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EVOLVING STATE ENVIRONMENTAL POLICY ACT (SEPA)

Presented to: Washington Public Ports Association Environmental Conference Presented by: Pam Xander, Principal, SoundEarth Strategies, Inc. September 24, 2015

“Always do right. This will gratify some people and astonish the rest.” ̶ Mark Twain


The Origin of the SEPA Environmental Review Process 

Events of the 60’s  Cuyahoga

River catches fire - 1969  Torrey Canyon (supertanker) Oil Spill - 1967  Concern with Federal Government actions  Proposal

for dam that would flood Grand Canyon - 1965


Organization of 1st Earth Day - 1970


State Environmental Review Processes 

Washington’s process is known as the State Environmental Policy Act (SEPA) Twenty-three (23) states use environmental review processes similar to SEPA SEPA is a public process – not a permit application


State Environmental Policy Act (SEPA) Adopted in 1971 Any proposal that requires a state or local agency decision to license, fund, or undertake a project Categorical exemption Environmental Checklist (Mitigated) Determination of Nonsignificance Environmental Impact Statement Draft EIS Final EIS


Purpose of the SEPA Process •

• •

Consider environmental information as part of agency decision-making Identify and evaluate impacts, alternatives, and mitigation measures Encourage public involvement Basis for state and local agencies’ “substantive authority” to condition or deny a proposal during permitting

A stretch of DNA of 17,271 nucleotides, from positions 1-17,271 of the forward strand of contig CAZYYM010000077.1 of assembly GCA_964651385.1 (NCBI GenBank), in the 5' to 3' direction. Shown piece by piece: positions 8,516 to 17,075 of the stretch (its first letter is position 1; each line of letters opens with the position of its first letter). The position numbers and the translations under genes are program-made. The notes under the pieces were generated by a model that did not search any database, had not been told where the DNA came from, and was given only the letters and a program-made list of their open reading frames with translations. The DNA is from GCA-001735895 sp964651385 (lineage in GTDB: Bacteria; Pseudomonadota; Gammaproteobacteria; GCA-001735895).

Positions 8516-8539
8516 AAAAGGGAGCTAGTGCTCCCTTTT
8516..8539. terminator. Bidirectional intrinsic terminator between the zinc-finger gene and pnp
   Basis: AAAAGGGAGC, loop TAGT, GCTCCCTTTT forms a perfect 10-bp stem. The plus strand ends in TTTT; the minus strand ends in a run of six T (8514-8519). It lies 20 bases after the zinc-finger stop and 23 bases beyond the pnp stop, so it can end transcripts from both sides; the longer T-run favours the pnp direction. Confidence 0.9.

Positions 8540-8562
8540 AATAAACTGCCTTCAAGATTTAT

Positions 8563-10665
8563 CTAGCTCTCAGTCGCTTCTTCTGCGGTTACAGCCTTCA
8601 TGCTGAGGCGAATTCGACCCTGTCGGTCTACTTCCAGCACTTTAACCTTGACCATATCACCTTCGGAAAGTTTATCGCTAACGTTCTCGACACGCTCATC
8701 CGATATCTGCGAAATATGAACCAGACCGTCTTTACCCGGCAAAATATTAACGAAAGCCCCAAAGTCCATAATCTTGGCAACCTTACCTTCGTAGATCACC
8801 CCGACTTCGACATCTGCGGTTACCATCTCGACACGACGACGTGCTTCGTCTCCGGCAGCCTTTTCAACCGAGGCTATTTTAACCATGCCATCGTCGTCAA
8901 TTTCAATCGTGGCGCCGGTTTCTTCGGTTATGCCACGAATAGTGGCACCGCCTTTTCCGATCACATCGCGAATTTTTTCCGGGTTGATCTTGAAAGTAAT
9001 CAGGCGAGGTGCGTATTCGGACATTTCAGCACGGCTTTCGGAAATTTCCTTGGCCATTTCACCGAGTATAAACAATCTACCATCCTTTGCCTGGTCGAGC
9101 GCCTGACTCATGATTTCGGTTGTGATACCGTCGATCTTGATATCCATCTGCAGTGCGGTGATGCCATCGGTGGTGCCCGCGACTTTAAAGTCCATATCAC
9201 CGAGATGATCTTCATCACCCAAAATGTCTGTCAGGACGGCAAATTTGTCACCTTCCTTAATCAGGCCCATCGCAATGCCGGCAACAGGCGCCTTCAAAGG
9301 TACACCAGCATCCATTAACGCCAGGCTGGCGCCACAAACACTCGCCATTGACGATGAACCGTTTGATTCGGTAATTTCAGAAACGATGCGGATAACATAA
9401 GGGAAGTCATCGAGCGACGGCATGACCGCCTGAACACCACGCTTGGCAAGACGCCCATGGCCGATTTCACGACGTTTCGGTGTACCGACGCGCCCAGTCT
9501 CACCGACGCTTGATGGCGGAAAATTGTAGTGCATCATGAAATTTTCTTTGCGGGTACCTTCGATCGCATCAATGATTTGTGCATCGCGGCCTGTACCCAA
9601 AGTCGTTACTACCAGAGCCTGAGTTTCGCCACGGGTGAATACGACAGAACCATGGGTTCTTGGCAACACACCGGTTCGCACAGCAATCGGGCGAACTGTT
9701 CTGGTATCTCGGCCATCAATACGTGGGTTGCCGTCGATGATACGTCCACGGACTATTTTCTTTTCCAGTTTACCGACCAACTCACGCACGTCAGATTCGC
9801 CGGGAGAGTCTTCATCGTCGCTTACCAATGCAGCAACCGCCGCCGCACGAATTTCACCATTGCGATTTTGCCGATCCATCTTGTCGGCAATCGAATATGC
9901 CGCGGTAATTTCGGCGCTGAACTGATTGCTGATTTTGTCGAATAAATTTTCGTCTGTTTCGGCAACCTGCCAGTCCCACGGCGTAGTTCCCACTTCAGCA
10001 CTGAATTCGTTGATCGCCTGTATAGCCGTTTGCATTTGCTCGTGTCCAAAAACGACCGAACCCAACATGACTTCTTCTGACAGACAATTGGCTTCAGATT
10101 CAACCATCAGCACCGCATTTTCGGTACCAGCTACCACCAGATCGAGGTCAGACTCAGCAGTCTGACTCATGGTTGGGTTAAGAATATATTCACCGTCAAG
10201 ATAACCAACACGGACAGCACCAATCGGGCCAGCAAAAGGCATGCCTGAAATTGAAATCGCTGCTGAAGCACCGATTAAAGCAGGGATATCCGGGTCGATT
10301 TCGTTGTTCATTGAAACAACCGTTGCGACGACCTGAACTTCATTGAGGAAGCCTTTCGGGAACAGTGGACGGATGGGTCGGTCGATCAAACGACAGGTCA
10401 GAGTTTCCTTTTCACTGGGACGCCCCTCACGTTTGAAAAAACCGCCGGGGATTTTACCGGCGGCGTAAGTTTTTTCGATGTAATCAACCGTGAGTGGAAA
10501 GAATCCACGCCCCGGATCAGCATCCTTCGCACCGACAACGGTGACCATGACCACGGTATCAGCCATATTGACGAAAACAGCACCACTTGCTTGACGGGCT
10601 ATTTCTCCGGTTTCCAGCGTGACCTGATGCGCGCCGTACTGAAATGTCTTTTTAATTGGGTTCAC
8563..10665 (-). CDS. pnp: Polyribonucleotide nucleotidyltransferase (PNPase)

SEPA: RCW 43.21C SEPA Guidelines: WAC 197-11


Big Changes in Last 40 Years: 

Legislative Changes  Growth

Management Act/SEPA Integration  Model Toxics Control Act/SEPA Integration  

More Stringent Environmental Regulations Question of Duplication


Legislative Changes 

The Washington State Legislature adopted new laws that require local governments and state agencies to directly address many of the environmental issues that they had previously relied on SEPA to resolve Growth Management Act (GMA) - One of the biggest changes in land use arena when adopted in1990 and later integrated with the SEPA process Model Toxics Control Act (MTCA)/SEPA Integration


More Stringent Environmental Regulations 



SEPA used to be one of the primary tools for environmental protection Over the last 40 years, other local, state and federal environmental laws and regulations have become more complex and stringent


Question of Duplication 

  

Requiring SEPA review of project impacts that are now addressed by new and evolved federal, state, and local regulatory schemes creates a potentially duplicative regulatory framework Any validity? SEPA is a public process, not a permit application Revisit the purpose of the SEPA process……